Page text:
Dr. Jennifer Wilcox is an Associate Professor in Chemical and Biological Engineering at the Colorado School of Mines and an Investigator within the Clean Energy Conversions Laboratory there. She received her bachelor’s degree in mathematics from Wellesley College and her PhD in chemical engineering from the University of Arizona. She served on the faculty at the Worcester Polytechnic Institute and at Stanford University before joining the faculty at the Colorado School of Mines. Jen has received numerous awards and honors, including an Army Research Office Young Investigator Award, an American Chemical Society Petroleum Research Fund Young Investigator Award, and an NSF CAREER Award. She also was awarded the Stern Award for Distinguished Paper from the Journal of the Air and Waste Management Association. Jen is with us today to tell us all about her life and science.
Dr. Andrew Alleyne is the Ralph and Catherine Fisher Professor in the Department of Mechanical Science and Engineering at the University of Illinois at Urbana-Champaign, as well as the Director of the National Science Foundation Engineering Research Center on Power Optimization for Electro-Thermal Systems (POETS) headquartered there. Andrew grew up in Jamaica and came to the United States when he was in high school. He received his B.S. in Engineering degree in Mechanical and Aerospace Engineering from Princeton University. He went on to study Mechanical Engineering at the University of California, Berkeley where he was awarded his M.S. in Engineering and Ph.D. degrees. In 1994, Andrew joined the faculty at the University of Illinois at Urbana-Champaign where he remains today. Andrew has received many awards and honors throughout his career, including an NSF CAREER award, the Xerox Award for Faculty Research, a Fulbright Fellowship, and the SAE International Ralph R. Teetor Educational Award. In addition, Andrew was also named a Fellow of the American Society of Mechanical Engineers, and he has received their Gustus Larson Award, Charles Stark Draper Award for Innovative Practice, and Henry Paynter Outstanding Investigator Award. Andrew has joined us today to talk about his experiences in life and research.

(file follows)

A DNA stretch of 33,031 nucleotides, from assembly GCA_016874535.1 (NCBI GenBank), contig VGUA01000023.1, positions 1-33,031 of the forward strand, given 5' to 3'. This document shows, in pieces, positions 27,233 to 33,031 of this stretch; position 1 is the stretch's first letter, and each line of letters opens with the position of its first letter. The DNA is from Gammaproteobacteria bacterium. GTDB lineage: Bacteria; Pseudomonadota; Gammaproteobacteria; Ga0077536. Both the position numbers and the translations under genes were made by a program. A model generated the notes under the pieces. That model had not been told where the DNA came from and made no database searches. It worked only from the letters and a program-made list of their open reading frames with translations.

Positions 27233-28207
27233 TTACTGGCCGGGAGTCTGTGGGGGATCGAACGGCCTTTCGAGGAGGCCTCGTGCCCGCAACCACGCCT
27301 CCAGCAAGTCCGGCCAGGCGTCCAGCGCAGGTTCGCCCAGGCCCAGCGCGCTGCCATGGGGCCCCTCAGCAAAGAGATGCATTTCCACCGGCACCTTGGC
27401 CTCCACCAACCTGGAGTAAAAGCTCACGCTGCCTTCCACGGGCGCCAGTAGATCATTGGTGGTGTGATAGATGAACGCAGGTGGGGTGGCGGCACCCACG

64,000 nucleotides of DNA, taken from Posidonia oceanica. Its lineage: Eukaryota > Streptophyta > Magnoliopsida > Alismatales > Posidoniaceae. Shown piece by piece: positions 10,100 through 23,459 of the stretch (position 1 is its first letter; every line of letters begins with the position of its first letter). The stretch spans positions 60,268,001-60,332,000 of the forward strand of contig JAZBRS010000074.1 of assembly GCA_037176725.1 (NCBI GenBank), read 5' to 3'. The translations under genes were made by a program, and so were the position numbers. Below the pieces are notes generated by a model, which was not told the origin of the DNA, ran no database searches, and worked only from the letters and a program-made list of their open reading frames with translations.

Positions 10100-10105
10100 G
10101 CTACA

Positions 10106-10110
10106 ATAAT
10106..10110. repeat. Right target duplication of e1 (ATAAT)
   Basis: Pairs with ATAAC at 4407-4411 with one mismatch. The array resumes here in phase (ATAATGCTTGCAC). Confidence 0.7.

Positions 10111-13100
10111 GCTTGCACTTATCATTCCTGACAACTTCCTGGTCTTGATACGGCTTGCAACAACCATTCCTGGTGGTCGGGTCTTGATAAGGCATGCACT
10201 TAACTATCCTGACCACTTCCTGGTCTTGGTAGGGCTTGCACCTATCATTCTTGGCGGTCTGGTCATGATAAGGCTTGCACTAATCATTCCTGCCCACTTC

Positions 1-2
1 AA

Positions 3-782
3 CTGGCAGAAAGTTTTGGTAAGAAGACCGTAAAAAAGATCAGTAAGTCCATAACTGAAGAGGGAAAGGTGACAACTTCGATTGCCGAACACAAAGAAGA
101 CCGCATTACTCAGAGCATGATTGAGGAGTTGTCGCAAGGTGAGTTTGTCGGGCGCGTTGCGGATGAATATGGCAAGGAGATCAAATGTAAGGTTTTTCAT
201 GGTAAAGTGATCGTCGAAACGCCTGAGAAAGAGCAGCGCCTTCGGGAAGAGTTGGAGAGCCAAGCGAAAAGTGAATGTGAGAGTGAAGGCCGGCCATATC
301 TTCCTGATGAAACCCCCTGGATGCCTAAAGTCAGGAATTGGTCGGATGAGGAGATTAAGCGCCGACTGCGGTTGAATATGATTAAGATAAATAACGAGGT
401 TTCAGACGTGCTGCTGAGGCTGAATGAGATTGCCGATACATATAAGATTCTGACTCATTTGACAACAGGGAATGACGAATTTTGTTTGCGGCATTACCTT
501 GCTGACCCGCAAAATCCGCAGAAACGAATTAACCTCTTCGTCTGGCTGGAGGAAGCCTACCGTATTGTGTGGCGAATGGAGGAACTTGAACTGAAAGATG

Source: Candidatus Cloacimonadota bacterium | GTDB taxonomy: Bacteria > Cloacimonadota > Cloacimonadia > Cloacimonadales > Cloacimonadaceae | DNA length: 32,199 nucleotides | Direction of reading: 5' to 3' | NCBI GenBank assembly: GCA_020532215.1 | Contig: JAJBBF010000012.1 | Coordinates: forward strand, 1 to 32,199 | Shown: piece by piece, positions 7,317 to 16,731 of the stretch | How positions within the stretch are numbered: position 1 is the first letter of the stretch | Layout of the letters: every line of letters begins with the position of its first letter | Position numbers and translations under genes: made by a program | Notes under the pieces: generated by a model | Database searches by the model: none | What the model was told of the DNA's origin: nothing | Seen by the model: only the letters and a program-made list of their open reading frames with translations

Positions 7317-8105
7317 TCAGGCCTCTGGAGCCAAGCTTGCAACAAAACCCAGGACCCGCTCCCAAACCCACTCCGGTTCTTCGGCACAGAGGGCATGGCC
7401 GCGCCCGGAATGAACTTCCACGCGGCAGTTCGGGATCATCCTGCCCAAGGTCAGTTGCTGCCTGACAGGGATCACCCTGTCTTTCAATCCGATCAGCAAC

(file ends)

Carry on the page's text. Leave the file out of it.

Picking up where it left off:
Dr. James Landers is a Jefferson Scholars Fellow and Commonwealth Professor of Chemistry, Professor of Mechanical Engineering, and Associate Professor of Pathology at the University of Virginia. He is also Director of the Center for Nano-Biosystems Integration. He received his B.S. and Ph.D. in Biochemistry from the University of Guelph in Canada. Afterwards, James conducted postdoctoral research at the Hospital for Sick Children in Toronto, the University of Toronto School of Medicine, and the Mayo Clinic. He served on the faculty at the University of Pittsburgh before joining the faculty at the University of Virginia where he is today. James has been awarded the University of Virginia’s Jefferson Scholars Award for Excellence in Teaching, and he has been named a Fellow of the Royal Society of Chemistry. He has joined us today to talk about his experiences in life and science.